On Bees and Honey
January 07, 2018 • South Mountain Bees
The beekeeping community was celebrating victory when a set of laws protecting beekeeping were signed in June 2015. Little did we know that the regulations implementing these laws will effectively outlaw back yard beekeeping in New Jersey. If you enjoy local honey, if you notice more flowers, more berries, and more birds in your back yard, if you never had a problem with honeybees despite the fact that there are many beekeepers in our area, and if you agree that our food production depends on a statewide healthy population of honeybees, please take a few minutes to write to the...
December 28, 2017 • South Mountain Bees
2017 has been a challenging year for pollinators. At South Mountain Bees we are worried about insects and how they reflect the health of our planet. We learned that between 1989 and 2016, the biomass of flying insects decreased between 76 and 82 percent, according to a report published in early October in the journal PLOS One. Although the research was carried out in Germany, it seems to unveil a global truth. I was looking at an old album of pictures (remember those?). It had photos I took in the late nineties when I used to carry a heavy camera, and I could not even imagine owning a...
July 03, 2017 • South Mountain Bees
Who wants to pull weeds by hand, if you can spray some magic potion to get rid of them effortlessly? The problem is that the magic potion is in fact a poisonous one, that may cost us all a high price in the long run. The active ingredients in the magic potion are called neonicotinoid pesticides, neonics for short. Neonics are a new class of pesticides chemically related to nicotine. Beyond the urban and suburban gardens, the problem is even worse in commercial farmlands. The neonics pesticides story reminds me of the tobacco scandal. It is an uphill battle of research and data gathering contrasting the...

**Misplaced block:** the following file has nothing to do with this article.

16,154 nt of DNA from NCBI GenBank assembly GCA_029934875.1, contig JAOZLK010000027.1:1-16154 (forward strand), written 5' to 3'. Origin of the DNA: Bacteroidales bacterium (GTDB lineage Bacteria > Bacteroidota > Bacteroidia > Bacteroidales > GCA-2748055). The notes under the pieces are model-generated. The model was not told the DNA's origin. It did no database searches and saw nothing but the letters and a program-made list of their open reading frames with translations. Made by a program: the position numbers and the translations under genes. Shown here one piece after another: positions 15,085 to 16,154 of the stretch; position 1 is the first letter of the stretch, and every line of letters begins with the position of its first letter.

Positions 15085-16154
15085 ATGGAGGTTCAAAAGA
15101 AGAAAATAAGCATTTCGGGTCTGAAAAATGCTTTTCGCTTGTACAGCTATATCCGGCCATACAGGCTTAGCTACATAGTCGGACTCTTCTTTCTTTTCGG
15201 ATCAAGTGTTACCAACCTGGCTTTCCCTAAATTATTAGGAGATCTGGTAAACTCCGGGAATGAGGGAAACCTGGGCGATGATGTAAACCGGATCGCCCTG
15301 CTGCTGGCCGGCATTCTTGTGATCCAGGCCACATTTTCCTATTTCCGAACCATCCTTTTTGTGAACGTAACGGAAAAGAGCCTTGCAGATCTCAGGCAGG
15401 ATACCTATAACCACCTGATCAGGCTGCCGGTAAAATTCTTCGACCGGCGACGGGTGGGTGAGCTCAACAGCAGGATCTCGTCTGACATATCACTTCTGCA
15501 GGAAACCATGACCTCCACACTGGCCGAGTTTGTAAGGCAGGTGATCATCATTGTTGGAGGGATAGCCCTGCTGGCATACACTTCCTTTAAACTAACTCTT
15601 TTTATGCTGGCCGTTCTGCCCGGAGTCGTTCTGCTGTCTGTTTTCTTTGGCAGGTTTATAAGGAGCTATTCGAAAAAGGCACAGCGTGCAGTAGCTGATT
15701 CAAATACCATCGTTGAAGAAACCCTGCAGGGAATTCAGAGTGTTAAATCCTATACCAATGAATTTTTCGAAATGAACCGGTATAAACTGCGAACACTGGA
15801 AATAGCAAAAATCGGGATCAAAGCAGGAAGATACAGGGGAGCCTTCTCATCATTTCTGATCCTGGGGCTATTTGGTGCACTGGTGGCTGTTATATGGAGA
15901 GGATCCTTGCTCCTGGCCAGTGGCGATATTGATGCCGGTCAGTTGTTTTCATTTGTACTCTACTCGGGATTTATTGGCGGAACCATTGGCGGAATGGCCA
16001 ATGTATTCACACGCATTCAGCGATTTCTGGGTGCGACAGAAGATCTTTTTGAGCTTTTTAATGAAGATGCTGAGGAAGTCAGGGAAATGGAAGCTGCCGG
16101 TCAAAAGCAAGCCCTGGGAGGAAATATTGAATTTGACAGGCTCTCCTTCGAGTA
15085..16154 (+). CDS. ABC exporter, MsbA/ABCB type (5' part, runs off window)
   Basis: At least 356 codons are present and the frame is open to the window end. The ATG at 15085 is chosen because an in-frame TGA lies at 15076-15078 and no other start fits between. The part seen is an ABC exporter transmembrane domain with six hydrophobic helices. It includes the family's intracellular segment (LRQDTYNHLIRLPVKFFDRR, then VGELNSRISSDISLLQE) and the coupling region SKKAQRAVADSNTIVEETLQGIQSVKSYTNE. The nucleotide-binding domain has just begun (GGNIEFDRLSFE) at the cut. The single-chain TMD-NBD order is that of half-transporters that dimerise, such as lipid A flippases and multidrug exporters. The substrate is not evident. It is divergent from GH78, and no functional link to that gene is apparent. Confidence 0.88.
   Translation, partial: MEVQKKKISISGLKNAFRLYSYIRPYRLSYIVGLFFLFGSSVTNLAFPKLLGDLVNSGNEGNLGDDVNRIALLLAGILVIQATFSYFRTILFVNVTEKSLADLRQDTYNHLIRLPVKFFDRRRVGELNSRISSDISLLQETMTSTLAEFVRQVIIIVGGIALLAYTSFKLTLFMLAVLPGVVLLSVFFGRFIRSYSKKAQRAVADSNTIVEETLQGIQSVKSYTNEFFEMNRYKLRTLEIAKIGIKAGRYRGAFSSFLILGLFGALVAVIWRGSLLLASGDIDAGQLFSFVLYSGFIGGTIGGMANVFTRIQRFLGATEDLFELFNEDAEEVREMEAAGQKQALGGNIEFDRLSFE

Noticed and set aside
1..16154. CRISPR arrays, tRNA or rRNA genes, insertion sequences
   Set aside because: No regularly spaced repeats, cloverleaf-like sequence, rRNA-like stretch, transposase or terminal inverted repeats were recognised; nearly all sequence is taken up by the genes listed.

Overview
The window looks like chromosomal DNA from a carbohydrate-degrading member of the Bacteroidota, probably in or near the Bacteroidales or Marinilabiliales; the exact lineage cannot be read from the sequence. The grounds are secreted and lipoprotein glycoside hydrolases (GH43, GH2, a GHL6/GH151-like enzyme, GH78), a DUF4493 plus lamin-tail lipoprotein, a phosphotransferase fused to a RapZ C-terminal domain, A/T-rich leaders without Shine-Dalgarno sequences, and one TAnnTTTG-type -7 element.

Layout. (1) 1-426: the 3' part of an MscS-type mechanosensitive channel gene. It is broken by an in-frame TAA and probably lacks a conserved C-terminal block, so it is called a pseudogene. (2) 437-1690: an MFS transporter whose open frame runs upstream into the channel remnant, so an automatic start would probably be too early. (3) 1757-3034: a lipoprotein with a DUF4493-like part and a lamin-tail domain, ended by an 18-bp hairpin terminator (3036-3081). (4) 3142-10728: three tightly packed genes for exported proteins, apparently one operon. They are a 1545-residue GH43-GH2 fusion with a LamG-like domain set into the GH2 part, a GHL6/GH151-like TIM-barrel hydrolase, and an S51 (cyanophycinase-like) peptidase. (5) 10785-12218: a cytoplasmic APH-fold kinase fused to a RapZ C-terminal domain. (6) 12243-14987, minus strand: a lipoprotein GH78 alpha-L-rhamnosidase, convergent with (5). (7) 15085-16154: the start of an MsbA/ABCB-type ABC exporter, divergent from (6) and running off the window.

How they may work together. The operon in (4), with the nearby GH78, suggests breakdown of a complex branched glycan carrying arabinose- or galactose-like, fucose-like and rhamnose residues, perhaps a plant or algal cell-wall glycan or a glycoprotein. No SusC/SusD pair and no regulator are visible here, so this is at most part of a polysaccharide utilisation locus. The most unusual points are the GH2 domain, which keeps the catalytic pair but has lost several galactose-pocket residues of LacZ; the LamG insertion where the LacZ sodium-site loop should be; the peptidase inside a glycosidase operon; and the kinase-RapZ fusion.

Four Awards Including Best in Cosmetics Division at 2017 New Jersey Beekeepers Association Honey Show
February 10, 2017 • South Mountain Bees
January 11, 2017 • South Mountain Bees
Pollinators are an essential part of our ecosystem. Steps to protect the rusty-patched bumblebee will benefit our environment at large. "The rusty-patched bumblebee, once common across the continental United States, has been designated an endangered species by the Fish and Wildlife Service: the country’s first bumblebee, and the first bee from the lower 48 states, to be added to the register." Read more.